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Winstanley by Simon Jenner (Waterloo Press)

Winstanley by Simon Jenner (Waterloo Press)

Here we are in the world of the 17th century reformers, post English civil war, of Christopher Hill’s The World Turned Upside Down, of Leon Rosselson’s 20th century song of the same title, covered by Billy Bragg at a later date. Simon Jenner in a mood of democratic revival, generated by hope of a renewed radicalism in the Labour Party, has framed a series of poems based around the writings of Gerard Winstanley, leader of the Diggers whose failed attempt at setting up a democratic commune at St. George’s Hill in 1649 has inspired a multitude of radical movements ever since. These 36 poems are a mix of inspired experimentation, rich historical materials and intellectual curiosity typical of this poet’s considerable output. Winstanley is a great read but one to be taken slowly, with relish, where careful re-reading will improve the response. There’s also plenty of emotional content as this is not a dry academic tome. 


          Orient voice arrival           alluvial days

          land washed stiff by brute plunderers

          where the jute factor wears freedom

          duck egg blue springs with the calyx of April

          a yoke thrown at St George’s Hill, as Fludd says

          each stamen births a star.

          The occident of the oppressor sets to the west

          of men gilding the common treasury of earth

          turning rowan where the histories of wrong

          occlude in darkness where all, all shall rise,

          yeasted with themselves, all, some at the shadowed

          cusp of the minute hand on midnight

          fleer and flesh salvation.

          True levellers of all property I see feast

          on light, God’s nakedness restored in the fork

          of good works. Brothers, sisters of this

          blinding fall to innocence, fasting, prayers

          for the corn I once spent to market,

          shallots, light July rain.

Jenner says in his introduction that ‘I found the cussed extremes of faith and conflict released a wild permission, a go-for-broke linguistic immanence’ and you certainly get the feeling of a modern mind relating to an earlier time and finding common ground and a sense of possibility within the encounter. Here there is utopian hopefulness but grounded in hard reality and a wonderful evocation of the physical aspects relating to food production and a sense of harvest. These poems combine political ideas with emotional intensity, are rich in detail and remain relevant in terms of our current predicaments. I’m reminded stylistically and in terms of historical reconstruction of the poetry of both Geoffrey Hill and Steve Ely.


          March whitens. A new year’s gift lies fallow.

          Come out of stark, landlords, parsons,

          Set down in our singing torn-through houses.

          Your souls crunch tenantless as our bodies.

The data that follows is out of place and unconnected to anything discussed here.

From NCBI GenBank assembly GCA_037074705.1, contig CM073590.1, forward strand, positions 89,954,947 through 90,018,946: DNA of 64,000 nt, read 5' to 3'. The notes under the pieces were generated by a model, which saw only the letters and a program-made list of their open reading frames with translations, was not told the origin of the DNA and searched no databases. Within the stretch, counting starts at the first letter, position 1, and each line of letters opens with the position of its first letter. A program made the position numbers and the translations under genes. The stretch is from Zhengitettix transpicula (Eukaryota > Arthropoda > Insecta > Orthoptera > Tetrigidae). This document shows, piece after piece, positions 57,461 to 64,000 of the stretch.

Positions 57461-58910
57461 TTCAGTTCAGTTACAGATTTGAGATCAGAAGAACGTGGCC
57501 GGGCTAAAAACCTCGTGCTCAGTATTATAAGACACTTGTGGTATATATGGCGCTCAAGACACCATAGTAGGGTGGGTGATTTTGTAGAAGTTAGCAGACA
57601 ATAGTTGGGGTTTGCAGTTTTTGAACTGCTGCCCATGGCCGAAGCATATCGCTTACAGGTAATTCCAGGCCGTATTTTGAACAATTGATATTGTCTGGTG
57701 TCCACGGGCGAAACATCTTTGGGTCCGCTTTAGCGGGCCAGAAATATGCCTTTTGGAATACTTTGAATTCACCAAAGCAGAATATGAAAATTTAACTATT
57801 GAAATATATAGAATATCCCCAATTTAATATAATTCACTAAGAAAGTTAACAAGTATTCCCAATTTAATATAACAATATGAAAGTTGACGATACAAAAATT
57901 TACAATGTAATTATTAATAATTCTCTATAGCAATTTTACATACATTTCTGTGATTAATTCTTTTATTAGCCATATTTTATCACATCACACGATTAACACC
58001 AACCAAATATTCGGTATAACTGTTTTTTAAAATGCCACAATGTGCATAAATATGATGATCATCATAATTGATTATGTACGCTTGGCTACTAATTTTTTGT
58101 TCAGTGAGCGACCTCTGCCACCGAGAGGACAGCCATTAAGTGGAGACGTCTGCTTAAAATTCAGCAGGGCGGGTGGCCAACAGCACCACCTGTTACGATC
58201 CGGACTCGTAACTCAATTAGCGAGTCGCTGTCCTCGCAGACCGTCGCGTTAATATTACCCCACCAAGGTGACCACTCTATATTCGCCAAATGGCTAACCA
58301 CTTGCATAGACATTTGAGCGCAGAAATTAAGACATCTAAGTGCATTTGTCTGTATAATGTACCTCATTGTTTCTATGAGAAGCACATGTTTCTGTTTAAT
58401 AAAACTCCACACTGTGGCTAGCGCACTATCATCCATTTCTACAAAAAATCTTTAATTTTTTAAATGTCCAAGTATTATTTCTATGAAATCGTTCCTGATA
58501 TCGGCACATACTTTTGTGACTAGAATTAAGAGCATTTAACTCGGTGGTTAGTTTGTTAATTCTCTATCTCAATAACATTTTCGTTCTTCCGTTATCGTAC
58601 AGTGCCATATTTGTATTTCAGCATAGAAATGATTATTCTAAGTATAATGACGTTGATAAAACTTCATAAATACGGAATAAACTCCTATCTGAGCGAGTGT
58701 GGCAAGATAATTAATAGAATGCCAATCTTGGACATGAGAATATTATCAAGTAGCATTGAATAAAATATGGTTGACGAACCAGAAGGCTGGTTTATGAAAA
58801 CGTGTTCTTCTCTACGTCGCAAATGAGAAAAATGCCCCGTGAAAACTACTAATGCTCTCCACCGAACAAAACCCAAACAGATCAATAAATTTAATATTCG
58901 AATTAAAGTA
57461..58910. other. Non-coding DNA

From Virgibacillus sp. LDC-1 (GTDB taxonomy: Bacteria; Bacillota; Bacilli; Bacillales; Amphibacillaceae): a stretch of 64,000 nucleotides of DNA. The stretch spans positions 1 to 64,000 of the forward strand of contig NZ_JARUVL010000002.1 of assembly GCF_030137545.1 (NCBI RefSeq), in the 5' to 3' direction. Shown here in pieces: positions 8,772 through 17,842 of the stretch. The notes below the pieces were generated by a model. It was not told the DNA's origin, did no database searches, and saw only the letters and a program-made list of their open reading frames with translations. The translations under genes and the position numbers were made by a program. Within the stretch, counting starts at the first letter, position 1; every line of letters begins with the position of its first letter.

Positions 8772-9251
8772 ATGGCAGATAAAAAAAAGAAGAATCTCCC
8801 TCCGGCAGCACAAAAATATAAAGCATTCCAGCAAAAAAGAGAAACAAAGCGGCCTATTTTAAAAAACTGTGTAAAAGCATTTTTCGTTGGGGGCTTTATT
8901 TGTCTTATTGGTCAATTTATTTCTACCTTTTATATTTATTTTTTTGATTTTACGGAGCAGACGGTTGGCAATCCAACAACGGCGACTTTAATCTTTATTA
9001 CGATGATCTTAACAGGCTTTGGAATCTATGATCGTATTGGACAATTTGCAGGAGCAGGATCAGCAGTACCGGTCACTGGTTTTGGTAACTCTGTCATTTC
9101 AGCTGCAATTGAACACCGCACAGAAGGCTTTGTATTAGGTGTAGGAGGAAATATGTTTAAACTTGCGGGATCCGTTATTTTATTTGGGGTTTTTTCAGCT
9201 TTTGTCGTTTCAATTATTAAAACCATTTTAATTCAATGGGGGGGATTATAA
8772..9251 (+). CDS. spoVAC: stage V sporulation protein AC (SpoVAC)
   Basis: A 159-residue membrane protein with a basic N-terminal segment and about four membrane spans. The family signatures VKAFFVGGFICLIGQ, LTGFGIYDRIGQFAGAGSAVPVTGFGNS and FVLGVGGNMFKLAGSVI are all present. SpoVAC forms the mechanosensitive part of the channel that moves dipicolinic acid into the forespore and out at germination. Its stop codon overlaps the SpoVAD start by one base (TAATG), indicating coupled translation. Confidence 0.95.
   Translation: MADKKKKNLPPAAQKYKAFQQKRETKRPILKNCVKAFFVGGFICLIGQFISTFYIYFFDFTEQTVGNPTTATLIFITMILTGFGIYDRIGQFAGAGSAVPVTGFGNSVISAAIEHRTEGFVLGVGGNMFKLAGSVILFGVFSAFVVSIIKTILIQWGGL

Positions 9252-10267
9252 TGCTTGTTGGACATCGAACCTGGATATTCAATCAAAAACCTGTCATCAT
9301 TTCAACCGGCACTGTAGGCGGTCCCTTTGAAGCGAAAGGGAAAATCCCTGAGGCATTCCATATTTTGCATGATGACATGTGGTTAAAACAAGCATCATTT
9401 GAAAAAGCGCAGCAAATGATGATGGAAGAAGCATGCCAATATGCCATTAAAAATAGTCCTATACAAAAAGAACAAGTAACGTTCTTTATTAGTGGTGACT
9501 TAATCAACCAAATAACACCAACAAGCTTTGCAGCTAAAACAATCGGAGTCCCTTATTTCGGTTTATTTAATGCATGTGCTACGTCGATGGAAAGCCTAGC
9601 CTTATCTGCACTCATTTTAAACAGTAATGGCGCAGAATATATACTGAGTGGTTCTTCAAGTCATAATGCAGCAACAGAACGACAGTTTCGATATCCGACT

Your soldiers drop us bright pence as fellows

          some flinch to birch as dogs wail hymning persons;

          ride God’s last year in on bloodied horses.

          We’ve stamped today’s alto wail of babies.

It’s been said that in England we had the revolution too early and that the aftermath of the civil war led to further tyranny before the monarchy was returned and ‘the natural order’ maintained. Yet such attempts at democratisation, foiled by the forces that took to arms in the first place and would brook no dissidence from those seeking a wider franchise, are worth recalling in our equally difficult times. 


          The cerements of our endeavours rise up waxed

          gusts of others’ breath ripple and distort

          the sheeted shining cloth sigh letters

          the words are ranted but inhabited for good

          the time is minted from the original

          the ripest enthuse just his elbow wit

          the wits pared with a jack-knife on a table for print

          the visions’ crude halo holds a nimbus for truth

          the preacher rails in Atlantic vocables

          the few take seed, the many spindrift

          we’re wombed in what they’ll bring of our freedom

          our treasury’s blowing in a dust cloud of famine

          it lands too tare too thinly scattered but it alights

          it’s broadcast through the seeded months of our successors

          it sings its craft orient, stings the face of the new world.

     Reading these poems has made me eager to go back to writings from the period which include of course Milton and Marvell as well as the rantings of Abiezer Coppe about whom the irrepressible Leon Rosselson wrote – ‘Abiezer Coppe/he did away with sin/my body is my god, he said/and heaven lies within.’  To get the best from Simon Jenner’s short collection it’s necessary to read around the subject and I’m sure the scholarship has moved on since I last read Christopher Hill. Yet it’s a period of great interest and these poems have reawakened mine.

Steve Spence 17th May 2022

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